Antisocial: You’ve Done it Wrong

We’ve all used the word before, often delineating someone who is shy and prefers the company of themselves.

I only recently discovered the meaning of this word, and how for years, I’ve been utilizing it erroneously.

Antisocial is poles apart from introversion, to say the least. It could be proposed that they are exact opposites, although not to precision.

Someone who is antisocial has complete disregard for societal norms and regulations. You could even say they are rebellious, but definitely to a more colossal degree.

The Diagnostic and Statistical Manual of Mental Disorders, Fifth Edition, conveniently shortened to the acronym DSM-5, presents a diagnosis for Antisocial Personality Disorder (found in the Cluster B category). This serves as an alter for psychopathy and sociopathy, which are considered a set of traits rather than an official diagnosis.

People with ASPD, building off of the true elucidation of the word ‘antisocial’, lack a conscience and therefore are indubitably apathetic. This facet makes them more prone to committing crimes.

These symptoms aren’t solely artificial- neurology plays a paramounting role in patients with ASPD. The prefrontal cortex is a preeminent part of the cerebral cortex that oversees cognitive and behavioral functions. When this indispensable part of one’s neurological system is damaged, the ability to process and sustain pertinent emotions will cease to exist.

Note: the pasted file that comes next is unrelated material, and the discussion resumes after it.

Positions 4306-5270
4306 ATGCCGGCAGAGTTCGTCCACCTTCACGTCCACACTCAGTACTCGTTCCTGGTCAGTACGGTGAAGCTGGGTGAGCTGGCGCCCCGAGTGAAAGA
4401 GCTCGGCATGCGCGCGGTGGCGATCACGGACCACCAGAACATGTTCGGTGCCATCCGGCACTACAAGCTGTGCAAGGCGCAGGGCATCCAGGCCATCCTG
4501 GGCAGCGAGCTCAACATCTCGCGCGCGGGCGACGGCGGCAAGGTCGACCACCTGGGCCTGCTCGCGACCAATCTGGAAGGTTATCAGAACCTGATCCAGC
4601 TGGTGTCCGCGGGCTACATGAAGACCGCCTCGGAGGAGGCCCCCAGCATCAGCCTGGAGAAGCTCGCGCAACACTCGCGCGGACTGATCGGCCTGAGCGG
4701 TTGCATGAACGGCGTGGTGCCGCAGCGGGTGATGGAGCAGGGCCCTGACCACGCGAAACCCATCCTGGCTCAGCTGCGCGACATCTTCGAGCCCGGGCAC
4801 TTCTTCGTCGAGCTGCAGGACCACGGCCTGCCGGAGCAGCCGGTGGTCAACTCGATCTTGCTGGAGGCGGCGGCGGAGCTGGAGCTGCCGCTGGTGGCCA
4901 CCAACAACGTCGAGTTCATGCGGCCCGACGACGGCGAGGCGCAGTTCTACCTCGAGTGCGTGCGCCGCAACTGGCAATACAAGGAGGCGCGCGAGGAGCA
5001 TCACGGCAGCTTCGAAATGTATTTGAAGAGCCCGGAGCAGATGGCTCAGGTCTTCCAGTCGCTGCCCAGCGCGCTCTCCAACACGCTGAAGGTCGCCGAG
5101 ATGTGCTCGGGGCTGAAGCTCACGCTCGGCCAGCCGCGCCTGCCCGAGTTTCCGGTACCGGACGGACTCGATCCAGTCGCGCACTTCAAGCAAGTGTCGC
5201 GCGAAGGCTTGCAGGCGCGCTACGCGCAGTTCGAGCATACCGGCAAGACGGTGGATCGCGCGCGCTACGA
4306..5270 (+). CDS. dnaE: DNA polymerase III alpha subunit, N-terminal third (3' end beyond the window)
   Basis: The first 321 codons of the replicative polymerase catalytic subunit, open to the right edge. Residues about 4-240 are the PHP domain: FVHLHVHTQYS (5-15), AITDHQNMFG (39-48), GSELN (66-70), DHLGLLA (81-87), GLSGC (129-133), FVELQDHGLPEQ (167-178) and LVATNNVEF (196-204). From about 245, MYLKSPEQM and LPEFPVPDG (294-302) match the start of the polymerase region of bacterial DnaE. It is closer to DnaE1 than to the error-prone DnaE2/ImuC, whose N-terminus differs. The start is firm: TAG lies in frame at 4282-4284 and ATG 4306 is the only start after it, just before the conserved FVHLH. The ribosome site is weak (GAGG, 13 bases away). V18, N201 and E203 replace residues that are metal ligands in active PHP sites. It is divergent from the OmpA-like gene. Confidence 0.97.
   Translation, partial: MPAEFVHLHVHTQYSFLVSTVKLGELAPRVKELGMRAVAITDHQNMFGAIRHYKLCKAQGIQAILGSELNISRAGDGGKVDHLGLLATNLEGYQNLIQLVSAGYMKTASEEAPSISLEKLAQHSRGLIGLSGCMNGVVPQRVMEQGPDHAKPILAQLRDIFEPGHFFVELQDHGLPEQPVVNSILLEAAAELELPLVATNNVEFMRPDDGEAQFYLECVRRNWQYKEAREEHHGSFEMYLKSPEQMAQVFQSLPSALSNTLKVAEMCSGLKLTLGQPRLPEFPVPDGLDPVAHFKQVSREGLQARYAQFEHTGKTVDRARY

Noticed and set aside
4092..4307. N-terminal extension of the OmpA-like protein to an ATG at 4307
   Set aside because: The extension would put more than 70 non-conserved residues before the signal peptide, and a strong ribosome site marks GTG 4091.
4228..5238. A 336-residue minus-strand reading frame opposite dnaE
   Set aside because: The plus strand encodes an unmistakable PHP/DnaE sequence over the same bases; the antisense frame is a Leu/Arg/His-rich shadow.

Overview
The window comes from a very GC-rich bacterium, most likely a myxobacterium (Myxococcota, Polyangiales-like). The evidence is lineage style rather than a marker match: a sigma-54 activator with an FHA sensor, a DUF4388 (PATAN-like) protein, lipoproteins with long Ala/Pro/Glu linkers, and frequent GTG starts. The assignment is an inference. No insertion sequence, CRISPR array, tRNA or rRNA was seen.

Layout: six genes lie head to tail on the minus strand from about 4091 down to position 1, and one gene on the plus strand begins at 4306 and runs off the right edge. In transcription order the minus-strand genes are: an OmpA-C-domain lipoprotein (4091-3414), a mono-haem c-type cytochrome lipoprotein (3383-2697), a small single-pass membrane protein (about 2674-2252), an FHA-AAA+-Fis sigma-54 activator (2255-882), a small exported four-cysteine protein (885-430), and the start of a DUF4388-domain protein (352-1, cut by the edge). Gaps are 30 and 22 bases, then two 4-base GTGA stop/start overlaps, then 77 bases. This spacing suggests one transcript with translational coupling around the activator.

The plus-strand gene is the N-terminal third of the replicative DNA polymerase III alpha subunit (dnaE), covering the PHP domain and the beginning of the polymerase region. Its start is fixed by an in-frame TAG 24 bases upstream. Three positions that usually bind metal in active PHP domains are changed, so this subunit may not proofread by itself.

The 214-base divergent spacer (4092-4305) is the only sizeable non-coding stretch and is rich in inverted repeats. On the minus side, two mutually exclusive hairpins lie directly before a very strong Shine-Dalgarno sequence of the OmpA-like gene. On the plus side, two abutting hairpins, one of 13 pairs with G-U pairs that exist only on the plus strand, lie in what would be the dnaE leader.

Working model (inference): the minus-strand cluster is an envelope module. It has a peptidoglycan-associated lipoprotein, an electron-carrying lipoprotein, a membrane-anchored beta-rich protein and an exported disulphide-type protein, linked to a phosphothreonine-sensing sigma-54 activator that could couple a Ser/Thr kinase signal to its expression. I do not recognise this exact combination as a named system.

This hypothesis has been substantiated by countless cases, all analyzing the difference between the conventional brain and one with psychopathic tendencies.

Our biopsychosocial make-up also is a contributing factor in not only ASPD, but all psychiatric illnesses. Environmental factors, relationships, and even our childhood trauma/upbringing can affect our identity in the subsequent future.

Hi there, I'm Sruthi, a student and mental health advocate interested in the field of psychiatry.